I began reading Dorothy Sayers about thirty years ago. Maybe even a little longer, actually, when I was around eleven or twelve. I started reading detective fiction with an alarming Agatha Christie binge and some of those Alfred Hitchcock story collections and some Josephine Tey, and then I ran across Dorothy Sayers and it was all over: I had found my ideal mystery author.
I read them all many times as an adolescent (Sayers is an author who rewards re-reading), but over the years I’ve gravitated to the books with Harriet Vane in them, and it has been years — I don’t know how many years — since I’ve read any of the others. When I recently had an irresistible impulse to read one of these mysteries, I found I hardly remembered what Clouds of Witness was about. Re-reading it was a perfect combination of surprise and deep familiarity.
I won’t go into the complicated plot here, in which Lord Peter’s brother Gerald is tried for the murder of Denis Cathcart and in which he also suspects his sister Lady Mary may have been involved in the shooting of the man, who was her fiancé. I will just dwell for a few minutes on some of the things I noticed on this reading.
This is a thoroughly postwar novel. It is made very clear indeed that detection is Lord Peter’s salvation from “nerves,” which is a euphemism for shell-shock, and that thousands more like him are not so lucky. Part of the reason Denis Cathcart is in such a bad way is that he was financially ruined by the war. Lady Mary was in the VAD, and got in with (what her family considers) bad company; she hasn’t gotten quite right from her war ever since. Mental, economic, moral, personal, and social breakdown are everywhere here. The only benefit the war has conferred is Bunter, who is quite literally Lord Peter’s lifeline at one stage in the novel: he pulls him out of the Yorkshire bog as he may once have pulled him out of the bombed trenches. But the everyday provision of toast and warmth and joy is just as much a lifeline, in its own way. It is an understated relationship, but not an unstated one.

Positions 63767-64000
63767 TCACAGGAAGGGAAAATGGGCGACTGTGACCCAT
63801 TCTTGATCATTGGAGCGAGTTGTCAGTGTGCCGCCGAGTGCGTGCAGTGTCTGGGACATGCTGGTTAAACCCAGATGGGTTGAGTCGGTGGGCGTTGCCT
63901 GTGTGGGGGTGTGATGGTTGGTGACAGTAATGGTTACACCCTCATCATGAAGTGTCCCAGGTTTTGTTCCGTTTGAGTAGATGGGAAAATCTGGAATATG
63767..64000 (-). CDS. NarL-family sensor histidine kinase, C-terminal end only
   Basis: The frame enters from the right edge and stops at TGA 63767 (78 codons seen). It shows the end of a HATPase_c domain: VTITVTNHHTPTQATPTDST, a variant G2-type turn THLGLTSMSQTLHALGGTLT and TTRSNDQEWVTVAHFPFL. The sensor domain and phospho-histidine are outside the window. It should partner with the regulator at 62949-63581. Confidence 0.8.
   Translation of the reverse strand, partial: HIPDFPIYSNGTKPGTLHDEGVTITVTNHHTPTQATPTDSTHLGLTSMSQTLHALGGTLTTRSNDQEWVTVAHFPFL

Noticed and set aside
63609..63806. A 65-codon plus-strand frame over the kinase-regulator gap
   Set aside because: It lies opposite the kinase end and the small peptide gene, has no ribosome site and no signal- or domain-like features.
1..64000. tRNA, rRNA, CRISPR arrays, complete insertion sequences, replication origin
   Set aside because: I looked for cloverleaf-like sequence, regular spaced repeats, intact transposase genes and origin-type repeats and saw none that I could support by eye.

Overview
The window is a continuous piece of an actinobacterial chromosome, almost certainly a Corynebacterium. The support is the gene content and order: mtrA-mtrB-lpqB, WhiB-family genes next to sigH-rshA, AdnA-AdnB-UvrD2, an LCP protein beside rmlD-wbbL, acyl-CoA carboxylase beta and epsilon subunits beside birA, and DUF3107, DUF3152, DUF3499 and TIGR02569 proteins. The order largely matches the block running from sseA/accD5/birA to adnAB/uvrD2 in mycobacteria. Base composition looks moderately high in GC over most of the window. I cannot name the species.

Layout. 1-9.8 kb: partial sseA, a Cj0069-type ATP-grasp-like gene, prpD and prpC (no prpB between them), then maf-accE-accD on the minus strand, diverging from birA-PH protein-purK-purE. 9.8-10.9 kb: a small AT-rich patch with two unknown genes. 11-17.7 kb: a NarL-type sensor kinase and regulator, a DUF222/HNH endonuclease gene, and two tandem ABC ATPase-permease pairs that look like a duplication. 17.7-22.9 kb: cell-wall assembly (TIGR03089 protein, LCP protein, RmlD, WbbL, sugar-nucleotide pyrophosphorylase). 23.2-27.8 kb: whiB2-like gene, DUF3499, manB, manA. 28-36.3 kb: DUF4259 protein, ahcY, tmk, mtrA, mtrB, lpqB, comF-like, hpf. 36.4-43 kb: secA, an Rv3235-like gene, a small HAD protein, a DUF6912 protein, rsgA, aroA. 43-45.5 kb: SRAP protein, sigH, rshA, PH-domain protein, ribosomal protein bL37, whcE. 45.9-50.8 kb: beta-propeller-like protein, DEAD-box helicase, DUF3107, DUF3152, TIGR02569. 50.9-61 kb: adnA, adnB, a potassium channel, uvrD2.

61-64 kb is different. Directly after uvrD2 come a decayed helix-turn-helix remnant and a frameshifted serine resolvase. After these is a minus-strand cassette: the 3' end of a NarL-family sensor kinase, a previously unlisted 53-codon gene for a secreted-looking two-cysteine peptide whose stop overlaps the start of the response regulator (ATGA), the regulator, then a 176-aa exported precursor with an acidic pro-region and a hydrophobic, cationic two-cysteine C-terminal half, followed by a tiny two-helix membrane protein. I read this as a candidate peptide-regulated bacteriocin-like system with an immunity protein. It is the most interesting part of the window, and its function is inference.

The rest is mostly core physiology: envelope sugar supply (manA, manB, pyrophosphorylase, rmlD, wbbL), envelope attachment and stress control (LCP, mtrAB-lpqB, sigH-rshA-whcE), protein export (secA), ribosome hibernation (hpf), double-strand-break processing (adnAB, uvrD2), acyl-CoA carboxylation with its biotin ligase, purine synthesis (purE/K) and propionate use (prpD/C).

This is a novel about family breakdown. Lord Peter clearly doesn’t know his siblings well, and they don’t know or appreciate him either. Gerald is cheating on his wife. We never even see “Pickled Gherkins” (until Gaudy Night, oh Lord.) Gerald couldn’t possibly be less grateful for Lord Peter’s efforts in the way of detection, though it keeps him from being hanged, and Lady Mary is initially also furious with the sleuthing and the impenetrable babble. The only other family we see — the Grimethorpes — is more dysfunctional still. Is this an outcome of the war, as well?
Sayers’s treatment of domestic abuse here is pretty brutal. We are given convincing evidence that Mr. Grimethorpe is a murderous abuser, essentially waiting eagerly to be triggered by jealousy to kill his wife (and possibly his child), and that the prosecutorial team of the Duke of Denver considers this death unfortunate, but necessary if the witness of Mrs. Grimethorpe will save their client. Perhaps she’ll be better off, anyway. WHAT. I was horrified by this entire part of the plot, and especially by the way Lord Peter kept rhapsodizing about poor Mrs. Grimethorpe’s hair and mouth, and even more especially by the thought that given her situation, Gerald couldn’t keep it in his pants. Come ON, Jerry. We are talking life and death, here!
(I ought to append here the throwaway statement that Denis Cathcart apparently met his mistress when she was seventeen. Ew.)
The interesting thing is that all these issues — post-traumatic stress, abuse, family dysfunction, social and economic chaos — are neatly screened by Lord Peter’s happy stream of chatter, whether it’s literary references, wordplay, the narration of his detection, or just a soft flow of burbling not far afield from his mother, the Duchess’s. It’s easy to be taken in, and to think that this is a light novel about nothing much. It’s 200 pages, and it’s absolutely packed.
I enjoyed reading this more than I’ve enjoyed many a mystery past. Dorothy Sayers, you never let me down.